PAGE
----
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Author Archives: MSButler
‘Set up a reasonably large still life, for example two or three chairs piled together’ – that is one of those requests that I struggled with in Drawing 1 as being thoroughly uninspiring as a drawing project! So, I decided to draw a cross section of a Primula from a photograph in a book – it also took up less space in the house! I followed the rest of the suggestions by attaching a 2B graphite stick to the end of a pole to do the initial drawing on a 140x70cm piece of lining paper on the floor.
I found that I actually had quite a lot of control over this despite it’s length as I could press it against my arm as I drew with it. However, when I swapped the graphite stick for a 9B one to try to add some shading, I lost that control and regressed to a child’s drawing.
Adding colour to the drawing using handfuls of coloured pencils didn’t improve it much either
Scale can be important and I can see how this method of drawing could be used for large scale works. The reflection asks:
What happens when you break the relationship between your brain and the marks you make in this way? Are these simply bad drawings – or do they point the way to a kind of responsiveness within the act of mark-making which enables a more sensitive and ultimately more informative line? This is a loaded question, but respond with your own views and reflections based on what you’ve learned so far.
Despite the loaded question, I’m afraid I feel that they are simply bad drawings. I think some people work in a more fluid and spontaneous way and this method of drawing could work well for them and influence their work. However, others (in which I include myself), prefer a more detailed or precise way of working and I cannot see how this could help in the work I produce.
Not a project I immediately engaged with, but I had a go. I chose a jar to draw, thinking that the contrast between the smooth glass and metal lid might add something to the exercise. The notes requested several studies until you feel that you’ve arrived at something interesting. I did several studies, but I don’t feel I arrived at the interesting stage, or at least not an interesting drawing in it’s own right.
It was interesting to think how you might try to represent feel without sight – i.e. using darker areas for areas which cannot be felt (recessed areas), or the difference between rough and smooth surfaces being emphasised. In doing this the differences between surface texture could be highlighted above what can be seen, with imperfections brought to the fore. I think I was partially recording the sensation of touch, but also trying to use it as a replacement for sight in trying to draw a 3D object. Overall, it was interesting to think what using this method could lead to, but as drawings they are just rubbish drawings!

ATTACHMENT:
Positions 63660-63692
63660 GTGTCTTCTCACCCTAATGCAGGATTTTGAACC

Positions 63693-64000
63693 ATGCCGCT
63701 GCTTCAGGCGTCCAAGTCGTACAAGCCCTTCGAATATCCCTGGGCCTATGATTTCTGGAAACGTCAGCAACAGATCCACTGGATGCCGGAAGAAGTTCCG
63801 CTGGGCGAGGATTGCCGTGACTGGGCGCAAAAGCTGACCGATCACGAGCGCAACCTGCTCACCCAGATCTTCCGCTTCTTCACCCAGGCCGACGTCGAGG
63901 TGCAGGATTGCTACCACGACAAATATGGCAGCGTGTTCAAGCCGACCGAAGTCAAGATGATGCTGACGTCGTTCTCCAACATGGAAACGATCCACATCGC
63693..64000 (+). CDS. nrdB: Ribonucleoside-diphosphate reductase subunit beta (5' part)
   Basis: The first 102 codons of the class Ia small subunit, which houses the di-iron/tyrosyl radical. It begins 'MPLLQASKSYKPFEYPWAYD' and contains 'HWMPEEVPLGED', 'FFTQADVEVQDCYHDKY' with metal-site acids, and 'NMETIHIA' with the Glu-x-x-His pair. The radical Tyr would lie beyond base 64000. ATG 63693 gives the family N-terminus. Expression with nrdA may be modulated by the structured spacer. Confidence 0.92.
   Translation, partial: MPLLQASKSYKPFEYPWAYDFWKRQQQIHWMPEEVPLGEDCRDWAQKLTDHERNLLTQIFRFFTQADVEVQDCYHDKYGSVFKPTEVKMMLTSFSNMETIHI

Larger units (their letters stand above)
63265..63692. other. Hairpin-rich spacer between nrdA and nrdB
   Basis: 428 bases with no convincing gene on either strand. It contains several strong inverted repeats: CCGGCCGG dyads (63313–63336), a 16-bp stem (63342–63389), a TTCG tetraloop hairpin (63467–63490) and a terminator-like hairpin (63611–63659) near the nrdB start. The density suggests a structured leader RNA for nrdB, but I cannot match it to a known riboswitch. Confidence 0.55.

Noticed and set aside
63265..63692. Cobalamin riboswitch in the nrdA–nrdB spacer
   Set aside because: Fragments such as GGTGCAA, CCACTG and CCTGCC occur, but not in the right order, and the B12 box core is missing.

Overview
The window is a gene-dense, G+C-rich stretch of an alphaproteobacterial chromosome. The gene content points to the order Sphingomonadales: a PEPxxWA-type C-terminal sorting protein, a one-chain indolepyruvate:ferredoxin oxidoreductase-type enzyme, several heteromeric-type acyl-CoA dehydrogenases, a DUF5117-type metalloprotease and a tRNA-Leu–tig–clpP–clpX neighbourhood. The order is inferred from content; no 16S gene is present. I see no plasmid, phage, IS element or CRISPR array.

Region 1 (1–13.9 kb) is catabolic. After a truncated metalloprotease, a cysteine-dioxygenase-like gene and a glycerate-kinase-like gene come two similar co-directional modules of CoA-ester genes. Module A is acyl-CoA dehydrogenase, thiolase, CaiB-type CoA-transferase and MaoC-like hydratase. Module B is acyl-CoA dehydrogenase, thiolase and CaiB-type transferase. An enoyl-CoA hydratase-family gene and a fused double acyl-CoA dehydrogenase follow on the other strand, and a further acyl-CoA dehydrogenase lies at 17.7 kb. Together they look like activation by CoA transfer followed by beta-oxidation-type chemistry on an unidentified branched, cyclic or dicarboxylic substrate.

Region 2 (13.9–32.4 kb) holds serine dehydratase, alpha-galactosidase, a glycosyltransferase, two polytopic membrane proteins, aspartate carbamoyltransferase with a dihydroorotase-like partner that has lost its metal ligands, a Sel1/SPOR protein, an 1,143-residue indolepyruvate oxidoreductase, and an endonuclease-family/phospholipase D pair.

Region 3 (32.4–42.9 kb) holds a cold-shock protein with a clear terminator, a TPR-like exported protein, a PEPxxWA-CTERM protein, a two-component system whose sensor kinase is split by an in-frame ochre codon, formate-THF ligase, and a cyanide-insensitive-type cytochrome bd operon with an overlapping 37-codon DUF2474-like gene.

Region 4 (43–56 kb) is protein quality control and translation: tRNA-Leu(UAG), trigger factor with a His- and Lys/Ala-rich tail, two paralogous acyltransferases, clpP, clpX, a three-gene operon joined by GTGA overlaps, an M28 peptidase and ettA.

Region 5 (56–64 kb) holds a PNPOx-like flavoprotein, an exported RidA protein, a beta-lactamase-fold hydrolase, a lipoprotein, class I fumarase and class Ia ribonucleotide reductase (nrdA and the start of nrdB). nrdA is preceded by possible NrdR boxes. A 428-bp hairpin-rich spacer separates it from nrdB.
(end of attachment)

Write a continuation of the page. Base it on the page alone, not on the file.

I want this to be closely related to my parallel project, so initial ideas at the moment are:
- How artists portray environmental issues
- How artists combine science/microscopy with art
- Drawing on metal (rust printing, cutting, welding)
I think the individual elements of this drawing all work well, although the foreground is the weakest area. What I am not convinced by is the overall effect of the whole image. I think it is because it is too dark and too cluttered for my liking. What might have been quite interesting would be to leave the rocks as a white space and fill in the foreground in more detail?
The gunpowder line doesn’t work as successfully on the heavy weight paper I have used in this drawing, with fewer holes burnt all the way through the paper. There is some scope in the future with experimenting with different layers behind the holes made with the gunpowder to see what effects can be achieved. The gunpowder line along with the rust introduces browns into the black and white image. I wonder whether this introduction of some colour, then means that more should be used?
To improve the image as it stands, cropping it to exclude some of the foreground makes the image work a bit better:
I can see the potential in using the subject in a drawing, both for the ability to make more random marks and to impart more meaning to the drawing. However, I think there is limited scope for me to do this in my practice as there are very few local locations in which I would feel happy disturbing any of the vegetation.
The brief here is to make a drawing of a subject of your choice using the subject itself, or tools constructed from the subject, dipped in ink or paint.